Local vendors play an important role in making Ansted’s Hometown Heritage Festival possible

ANSTED, WV (WOAY) – The annual Hometown Heritage Festival is a central part of the town of Ansted’s most beloved traditions, but it wouldn’t be possible to keep such a festival alive and growing without all of the many excellent vendor workers, both old and new, coming to be a part of it.

“We do woodturning, scroll sawing, boxes… most of the wood is local from our property in Clay, and everything is handcrafted,” says Leonard Neal, a professional woodcarver and festival vendor.

While Leonard has been selling his handcrafted wood pieces at festivals and events for about seven years now, this is his first time doing so at the Heritage Festival. But, this makes year two of selling at the festival for June Bug’s BBQ, and everyone knows it wouldn’t be a festival without some delicious food.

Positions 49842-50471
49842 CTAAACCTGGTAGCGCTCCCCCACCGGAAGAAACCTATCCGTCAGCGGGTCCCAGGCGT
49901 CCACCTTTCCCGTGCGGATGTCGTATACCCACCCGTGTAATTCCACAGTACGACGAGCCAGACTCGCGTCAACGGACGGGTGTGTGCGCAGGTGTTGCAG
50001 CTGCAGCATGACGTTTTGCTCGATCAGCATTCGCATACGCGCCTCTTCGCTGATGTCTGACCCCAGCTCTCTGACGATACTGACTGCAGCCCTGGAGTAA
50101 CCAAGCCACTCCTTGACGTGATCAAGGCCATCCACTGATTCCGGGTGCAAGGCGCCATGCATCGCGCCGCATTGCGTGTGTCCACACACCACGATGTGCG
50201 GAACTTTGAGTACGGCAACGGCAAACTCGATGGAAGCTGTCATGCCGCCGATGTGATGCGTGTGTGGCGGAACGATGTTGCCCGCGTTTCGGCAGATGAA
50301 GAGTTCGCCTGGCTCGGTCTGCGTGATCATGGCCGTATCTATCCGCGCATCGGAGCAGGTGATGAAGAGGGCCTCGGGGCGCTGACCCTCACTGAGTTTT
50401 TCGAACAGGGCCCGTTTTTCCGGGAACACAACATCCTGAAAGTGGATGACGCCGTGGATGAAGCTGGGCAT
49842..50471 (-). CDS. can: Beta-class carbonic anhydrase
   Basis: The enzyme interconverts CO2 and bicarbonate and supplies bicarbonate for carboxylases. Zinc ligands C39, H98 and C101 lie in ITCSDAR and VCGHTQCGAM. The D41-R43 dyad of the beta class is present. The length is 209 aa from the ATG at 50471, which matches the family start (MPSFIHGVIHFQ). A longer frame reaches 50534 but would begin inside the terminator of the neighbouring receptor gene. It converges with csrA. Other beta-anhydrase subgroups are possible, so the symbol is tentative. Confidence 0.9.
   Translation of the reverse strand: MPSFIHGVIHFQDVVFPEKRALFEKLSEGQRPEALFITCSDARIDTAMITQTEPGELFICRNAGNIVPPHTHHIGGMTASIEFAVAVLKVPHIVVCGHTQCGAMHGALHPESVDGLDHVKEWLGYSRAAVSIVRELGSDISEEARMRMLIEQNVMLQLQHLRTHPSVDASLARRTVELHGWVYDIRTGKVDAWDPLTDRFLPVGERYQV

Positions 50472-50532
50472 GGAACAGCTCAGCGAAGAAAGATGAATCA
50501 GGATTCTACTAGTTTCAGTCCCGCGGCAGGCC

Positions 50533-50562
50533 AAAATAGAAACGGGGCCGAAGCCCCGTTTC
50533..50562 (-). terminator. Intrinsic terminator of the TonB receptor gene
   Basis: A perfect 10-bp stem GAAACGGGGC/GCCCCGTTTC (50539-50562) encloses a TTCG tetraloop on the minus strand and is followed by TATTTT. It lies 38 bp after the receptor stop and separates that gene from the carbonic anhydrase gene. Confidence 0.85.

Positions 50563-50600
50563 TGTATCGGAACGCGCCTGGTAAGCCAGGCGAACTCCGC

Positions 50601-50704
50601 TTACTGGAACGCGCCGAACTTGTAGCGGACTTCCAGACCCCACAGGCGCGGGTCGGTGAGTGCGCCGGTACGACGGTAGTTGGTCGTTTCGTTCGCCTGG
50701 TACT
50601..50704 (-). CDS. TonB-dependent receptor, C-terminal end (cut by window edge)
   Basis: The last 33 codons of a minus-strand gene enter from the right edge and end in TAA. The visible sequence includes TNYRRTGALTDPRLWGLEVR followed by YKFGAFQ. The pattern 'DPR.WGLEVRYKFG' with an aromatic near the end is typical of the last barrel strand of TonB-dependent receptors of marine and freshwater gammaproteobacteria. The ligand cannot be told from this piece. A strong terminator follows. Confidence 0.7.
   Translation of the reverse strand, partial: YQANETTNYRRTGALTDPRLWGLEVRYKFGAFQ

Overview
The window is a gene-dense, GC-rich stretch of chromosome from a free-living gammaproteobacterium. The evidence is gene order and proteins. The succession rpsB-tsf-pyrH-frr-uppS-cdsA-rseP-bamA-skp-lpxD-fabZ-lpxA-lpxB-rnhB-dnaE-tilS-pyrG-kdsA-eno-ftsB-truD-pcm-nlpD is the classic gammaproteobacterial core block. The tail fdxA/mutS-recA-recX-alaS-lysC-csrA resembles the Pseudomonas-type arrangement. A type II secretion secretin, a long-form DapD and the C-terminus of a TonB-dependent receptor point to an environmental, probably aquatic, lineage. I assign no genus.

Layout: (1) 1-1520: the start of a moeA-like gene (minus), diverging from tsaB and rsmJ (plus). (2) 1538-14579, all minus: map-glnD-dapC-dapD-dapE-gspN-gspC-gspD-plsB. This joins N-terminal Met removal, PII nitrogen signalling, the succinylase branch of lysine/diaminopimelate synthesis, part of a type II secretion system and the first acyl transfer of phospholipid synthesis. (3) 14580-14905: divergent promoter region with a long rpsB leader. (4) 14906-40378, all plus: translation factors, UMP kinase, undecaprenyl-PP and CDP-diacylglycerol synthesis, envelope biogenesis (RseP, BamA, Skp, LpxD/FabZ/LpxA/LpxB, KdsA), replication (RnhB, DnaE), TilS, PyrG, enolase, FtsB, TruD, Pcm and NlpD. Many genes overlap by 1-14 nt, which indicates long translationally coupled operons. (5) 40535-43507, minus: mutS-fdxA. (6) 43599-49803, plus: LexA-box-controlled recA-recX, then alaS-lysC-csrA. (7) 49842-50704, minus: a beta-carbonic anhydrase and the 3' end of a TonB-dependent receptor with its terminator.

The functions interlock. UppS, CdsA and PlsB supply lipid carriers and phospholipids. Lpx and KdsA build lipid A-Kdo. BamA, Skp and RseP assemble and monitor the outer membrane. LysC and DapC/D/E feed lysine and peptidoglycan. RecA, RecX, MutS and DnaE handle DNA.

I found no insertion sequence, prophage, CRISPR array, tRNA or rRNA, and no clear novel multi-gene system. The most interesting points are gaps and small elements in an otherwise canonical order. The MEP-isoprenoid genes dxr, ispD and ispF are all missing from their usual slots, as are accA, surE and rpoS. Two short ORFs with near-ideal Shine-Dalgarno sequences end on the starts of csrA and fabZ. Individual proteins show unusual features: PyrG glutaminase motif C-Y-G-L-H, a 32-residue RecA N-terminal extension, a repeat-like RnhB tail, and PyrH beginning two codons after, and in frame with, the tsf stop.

“I love cooking and I love the reaction of the people when they eat my food,” Thomas Jones of June Bug’s BBQ says.

Along with his famous BBQ dishes, Thomas is also glad to serve up some of his homemade potato salad. And after the ribs and sandwiches, one mobile ice cream stand is more than happy to be at the festival providing some cold desserts.

“It’s really exciting! The locals all know us, we have a lot of people who follow our ice cream truck to get ice creams, so I’m seeing all of them and seeing their faces, how excited they all are, it’s heartwarming,” says Payton Fisher, co-owner of Cherry on Top Ice Cream.

“I love when the little kids come up and they’re so excited,” adds Payton’s mother, Tanya Fisher, the other owner of the ice cream stand.

After opening back in 2017, Tanya and Payton have been working as a mother-daughter team ever since, and this makes their fourth year serving ice cream at the Heritage Festival.

From handmade crafts to homemade food, The Hometown Heritage Festival would not be possible without all of the many great vendors sharing their passions at this annual celebration.

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